Last Updated on June 19, 2021
Jump straight to the chicken and asparagus soup recipe
I love the combination of chicken and asparagus. Although I’d more normally enjoy the two as part of a Sunday lunch, with roast chicken and butter-basted asparagus, I’ve been meaning to share this recipe for chicken and asparagus soup for some time. It’s a great way to make the most of the woodier stems of asparagus that you might not put in a quiche or stirfry and the base for the soup – a homemade chicken stock – is enhanced by the scraps of meat that you can pick from the carcass once you’ve finished making the stock. It takes me back to my childhood when this time of year was marked by the very special green spears at almost every meal.
Having spent the first few years of my life without any real home (I’d moved school ten times by the time I was eight), my family finally settled in a small seaside town in Norfolk. My father, a GP, was arm-twisted into buying the home of his predecessor – a rambling Victorian mansion with kitchen garden and orchard that was far too large for a first home but had the surgery attached to the house. I remember my mother’s delight when she started to explore the kitchen garden and found three long rows of ferny leaves bisecting the plot.
She told me.
And of course, it was. By the following spring, she’d upset the man who came into help with the garden by cutting it too early but, the ferny rows survived and flourished. Although the tips start to show in early spring, British asparagus doesn’t really come into season until mid-April and then can be harvested for around eight to ten weeks. If I’m honest I rarely taste anything as good as the freshly cut spears we’d collect in the early evening for supper. But, proper British asparagus is a million miles away from the stuff you’ll find all year round in the supermarket.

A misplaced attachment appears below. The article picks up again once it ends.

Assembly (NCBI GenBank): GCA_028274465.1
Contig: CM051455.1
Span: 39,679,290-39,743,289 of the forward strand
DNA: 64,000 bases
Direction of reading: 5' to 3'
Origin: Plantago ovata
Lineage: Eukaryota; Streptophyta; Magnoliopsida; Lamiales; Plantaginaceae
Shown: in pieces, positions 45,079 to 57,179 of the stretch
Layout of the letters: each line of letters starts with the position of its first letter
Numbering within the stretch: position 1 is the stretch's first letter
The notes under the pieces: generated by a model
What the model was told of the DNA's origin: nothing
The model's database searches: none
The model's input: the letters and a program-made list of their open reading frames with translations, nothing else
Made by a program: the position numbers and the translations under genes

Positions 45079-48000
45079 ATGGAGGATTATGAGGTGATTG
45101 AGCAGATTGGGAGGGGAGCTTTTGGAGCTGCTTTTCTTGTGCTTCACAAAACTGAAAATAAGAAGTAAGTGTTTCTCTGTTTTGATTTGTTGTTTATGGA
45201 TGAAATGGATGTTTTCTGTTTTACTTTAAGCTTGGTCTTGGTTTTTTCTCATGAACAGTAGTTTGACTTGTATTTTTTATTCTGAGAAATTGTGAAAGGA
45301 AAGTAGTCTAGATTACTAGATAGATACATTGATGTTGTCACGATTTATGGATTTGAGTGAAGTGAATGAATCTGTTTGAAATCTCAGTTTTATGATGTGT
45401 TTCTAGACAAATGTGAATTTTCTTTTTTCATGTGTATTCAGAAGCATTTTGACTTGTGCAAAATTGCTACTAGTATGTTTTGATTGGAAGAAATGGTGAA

Asparagus is healthy – full of potassium, iron and calcium and with high levels of vitamins A and C. It’s low in calories (although my own favourite way of eating it, dipping it in melted butter perhaps isn’t quite so good for the diet). And, it has a distinctive flavour that complements sweet chicken perfectly.
To make this soup, start by making good chicken stock. You can use the leftover bones from your Sunday roast, use the remains from jointing your own bird or buy uncooked carcasses for a song. For me, it’s the sign of a good butcher when there are chicken carcasses on offer and one advantage of using uncooked carcasses as the base for your stock is the quantity of perfectly poached chicken meat you generally get from a part of the bird that would otherwise be discarded. My carcasses came from The Parson’s Nose – a small group of butchers in West London. Their carcasses are from their flock of ‘properly free-range birds’ – chickens who are allowed to forage for insects, roaming around grassy fields. That helps them to develop strong bones which make excellent nutritious stock. I generally use two carcasses and make enough stock for at least one batch of soup and one risotto. Now I have an electric pressure cooker, it’s a process that takes less than 40 minutes from start to finish. Without the pressure cooker, it’s a question of putting the stock on to boil when you have time to let it simmer for a couple of hours